Decision to discharge couple accused of murder of Indian adopted son upheld on appeal

7th Feb 2020

Arti Dhir and Kaval Raijada have successfully resisted an appeal by the Government of India against the decision of Senior District Judge Arbuthnot, the Chief Magistrate, to discharge them from extradition proceedings. The couple are wanted in India to face six charges in connection with the murder of 11-year old Gopal Senjani.

The London-based couple travelled to India in 2015 to adopt Gopal. Ms Dhir subsequently took out an insurance policy worth approximately £150,000 in Gopal’s name. The Indian authorities allege that the couple, in conjunction with an associate, Mr Mund, arranged for the kidnap and murder of Gopal in February 2017. Gopal’s brother-in-law was also killed during the attack. Mr Mund has since been arrested and charged for his alleged role in the matter. He has made statements to police to the effect that Ms Dhir and Mr Raijada recruited him and coerced him into arranging the attack on Gopal.

On 2 July 2019, the Court refused the Indian Government’s request for extradition on the grounds that, if extradited, Ms Dhir and Raijada would face irreducible life sentences, contrary to the prohibition against inhuman or degrading punishment in Article 3 of the European Convention on Human Rights. The Indian authorities failed to submit further evidence on this point at that time of the hearing. Immediately prior to the handing down of the ruling, the Indian Government offered assurances about the sentence that would be imposed but the Court refused to adjourn, and Ms Dhir and Mr Riajada were discharged from extradition proceedings.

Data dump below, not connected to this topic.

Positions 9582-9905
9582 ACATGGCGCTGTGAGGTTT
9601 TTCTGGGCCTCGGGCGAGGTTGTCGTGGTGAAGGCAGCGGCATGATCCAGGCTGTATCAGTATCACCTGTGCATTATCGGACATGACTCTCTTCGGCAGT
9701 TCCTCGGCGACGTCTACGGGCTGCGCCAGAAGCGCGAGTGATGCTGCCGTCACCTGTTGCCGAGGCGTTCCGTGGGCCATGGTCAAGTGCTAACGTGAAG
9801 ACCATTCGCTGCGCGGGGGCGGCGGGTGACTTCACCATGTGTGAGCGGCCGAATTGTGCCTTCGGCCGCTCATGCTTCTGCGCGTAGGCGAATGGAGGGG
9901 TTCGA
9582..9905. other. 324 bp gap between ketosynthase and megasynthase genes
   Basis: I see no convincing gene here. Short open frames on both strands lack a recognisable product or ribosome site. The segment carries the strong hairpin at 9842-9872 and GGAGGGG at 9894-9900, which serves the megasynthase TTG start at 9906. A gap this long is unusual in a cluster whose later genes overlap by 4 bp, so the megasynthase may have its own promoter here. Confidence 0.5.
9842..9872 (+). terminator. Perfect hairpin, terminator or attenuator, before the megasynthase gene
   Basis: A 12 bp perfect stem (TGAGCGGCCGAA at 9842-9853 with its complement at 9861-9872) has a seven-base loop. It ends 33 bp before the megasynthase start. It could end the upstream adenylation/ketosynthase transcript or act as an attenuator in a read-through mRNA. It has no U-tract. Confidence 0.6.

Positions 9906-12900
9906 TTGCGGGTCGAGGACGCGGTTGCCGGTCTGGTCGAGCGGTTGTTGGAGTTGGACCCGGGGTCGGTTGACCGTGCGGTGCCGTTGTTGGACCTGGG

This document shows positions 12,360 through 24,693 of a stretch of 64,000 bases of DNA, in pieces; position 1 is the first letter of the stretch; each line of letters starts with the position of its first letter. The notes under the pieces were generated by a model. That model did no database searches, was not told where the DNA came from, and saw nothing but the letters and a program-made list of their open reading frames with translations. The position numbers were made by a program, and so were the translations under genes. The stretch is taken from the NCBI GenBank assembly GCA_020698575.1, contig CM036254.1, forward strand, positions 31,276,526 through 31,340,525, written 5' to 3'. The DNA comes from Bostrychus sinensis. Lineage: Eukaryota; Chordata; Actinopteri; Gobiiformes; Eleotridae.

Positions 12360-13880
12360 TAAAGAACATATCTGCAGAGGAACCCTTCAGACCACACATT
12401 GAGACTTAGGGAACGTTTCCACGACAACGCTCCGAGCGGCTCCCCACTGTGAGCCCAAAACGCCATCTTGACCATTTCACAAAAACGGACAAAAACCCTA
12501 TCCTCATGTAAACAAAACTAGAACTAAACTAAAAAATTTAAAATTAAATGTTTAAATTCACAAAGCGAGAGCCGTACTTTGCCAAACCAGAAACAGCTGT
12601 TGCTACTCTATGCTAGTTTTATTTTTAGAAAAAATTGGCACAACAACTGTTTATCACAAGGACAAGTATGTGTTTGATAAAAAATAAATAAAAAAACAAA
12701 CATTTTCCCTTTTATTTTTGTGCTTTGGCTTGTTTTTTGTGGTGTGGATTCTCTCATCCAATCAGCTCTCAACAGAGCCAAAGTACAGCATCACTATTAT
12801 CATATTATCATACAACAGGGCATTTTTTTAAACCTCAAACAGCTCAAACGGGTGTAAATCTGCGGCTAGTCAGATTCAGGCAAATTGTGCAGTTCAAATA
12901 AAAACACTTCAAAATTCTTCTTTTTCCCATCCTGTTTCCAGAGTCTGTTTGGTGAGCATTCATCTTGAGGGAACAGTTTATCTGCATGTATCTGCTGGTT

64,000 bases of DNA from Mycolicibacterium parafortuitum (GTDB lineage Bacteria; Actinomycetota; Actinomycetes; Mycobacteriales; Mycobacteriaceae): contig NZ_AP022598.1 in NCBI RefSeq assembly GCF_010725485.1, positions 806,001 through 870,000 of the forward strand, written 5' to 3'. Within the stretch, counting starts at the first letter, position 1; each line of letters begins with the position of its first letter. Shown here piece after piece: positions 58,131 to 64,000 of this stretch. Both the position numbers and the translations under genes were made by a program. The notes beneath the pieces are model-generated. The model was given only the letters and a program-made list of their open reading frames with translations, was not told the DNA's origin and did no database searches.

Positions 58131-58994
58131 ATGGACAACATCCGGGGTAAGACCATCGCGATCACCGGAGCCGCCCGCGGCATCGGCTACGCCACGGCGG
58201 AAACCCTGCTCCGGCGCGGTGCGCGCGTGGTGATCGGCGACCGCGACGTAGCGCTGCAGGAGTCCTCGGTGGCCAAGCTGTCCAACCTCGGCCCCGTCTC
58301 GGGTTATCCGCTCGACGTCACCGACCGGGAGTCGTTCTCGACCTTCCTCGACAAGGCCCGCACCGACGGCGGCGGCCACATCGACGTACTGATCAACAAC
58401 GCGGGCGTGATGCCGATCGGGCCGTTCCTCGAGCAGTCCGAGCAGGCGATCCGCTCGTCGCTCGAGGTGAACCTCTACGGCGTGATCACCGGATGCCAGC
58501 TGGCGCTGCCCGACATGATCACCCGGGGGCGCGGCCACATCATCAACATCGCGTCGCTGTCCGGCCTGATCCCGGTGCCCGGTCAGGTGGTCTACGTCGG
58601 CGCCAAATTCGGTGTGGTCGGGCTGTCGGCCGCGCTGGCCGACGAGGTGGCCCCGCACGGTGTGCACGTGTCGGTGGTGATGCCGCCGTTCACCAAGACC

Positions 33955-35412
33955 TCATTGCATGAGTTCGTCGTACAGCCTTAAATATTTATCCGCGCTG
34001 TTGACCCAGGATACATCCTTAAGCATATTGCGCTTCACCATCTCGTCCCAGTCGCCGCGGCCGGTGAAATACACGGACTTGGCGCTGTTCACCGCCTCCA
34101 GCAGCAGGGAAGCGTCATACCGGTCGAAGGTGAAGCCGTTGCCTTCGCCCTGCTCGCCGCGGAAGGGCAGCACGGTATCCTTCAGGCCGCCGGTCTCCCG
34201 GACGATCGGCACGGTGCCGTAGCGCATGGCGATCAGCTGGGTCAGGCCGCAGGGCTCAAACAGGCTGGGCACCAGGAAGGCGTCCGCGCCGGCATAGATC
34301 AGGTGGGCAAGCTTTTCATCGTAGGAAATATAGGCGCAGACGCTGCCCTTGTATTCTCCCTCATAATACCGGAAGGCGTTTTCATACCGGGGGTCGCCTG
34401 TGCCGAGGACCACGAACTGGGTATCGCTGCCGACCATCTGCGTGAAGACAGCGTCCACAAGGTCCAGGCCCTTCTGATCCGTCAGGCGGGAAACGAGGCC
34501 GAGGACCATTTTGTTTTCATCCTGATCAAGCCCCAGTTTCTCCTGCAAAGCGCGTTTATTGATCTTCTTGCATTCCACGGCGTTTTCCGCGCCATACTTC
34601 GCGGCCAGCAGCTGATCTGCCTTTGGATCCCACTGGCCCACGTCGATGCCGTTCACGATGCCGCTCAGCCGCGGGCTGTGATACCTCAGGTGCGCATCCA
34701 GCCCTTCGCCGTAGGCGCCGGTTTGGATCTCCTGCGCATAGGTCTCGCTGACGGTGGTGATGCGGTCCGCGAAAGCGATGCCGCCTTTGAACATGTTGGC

The Indian Government’s appeal in this case was refused on 6 February 2020 by Lord Justice Dingemans and Mr Justice Spencer. The Criminal Procedure Rules emphasise “expedition at all times”; in a serious case such as this, the Indian Government should have complied with directions from the court to avoid unnecessary delays. In the circumstances the court was unable to say that the Chief Magistrate was wrong to refuse to adjourn the proceedings.

It remains to be seen whether Ms Dhir and Mr Raijada may face prosecution in England and Wales, or if India is to issue fresh extradition proceedings.

Tags: Categories: India, United Kingdom

Jasvinder Nakhwal
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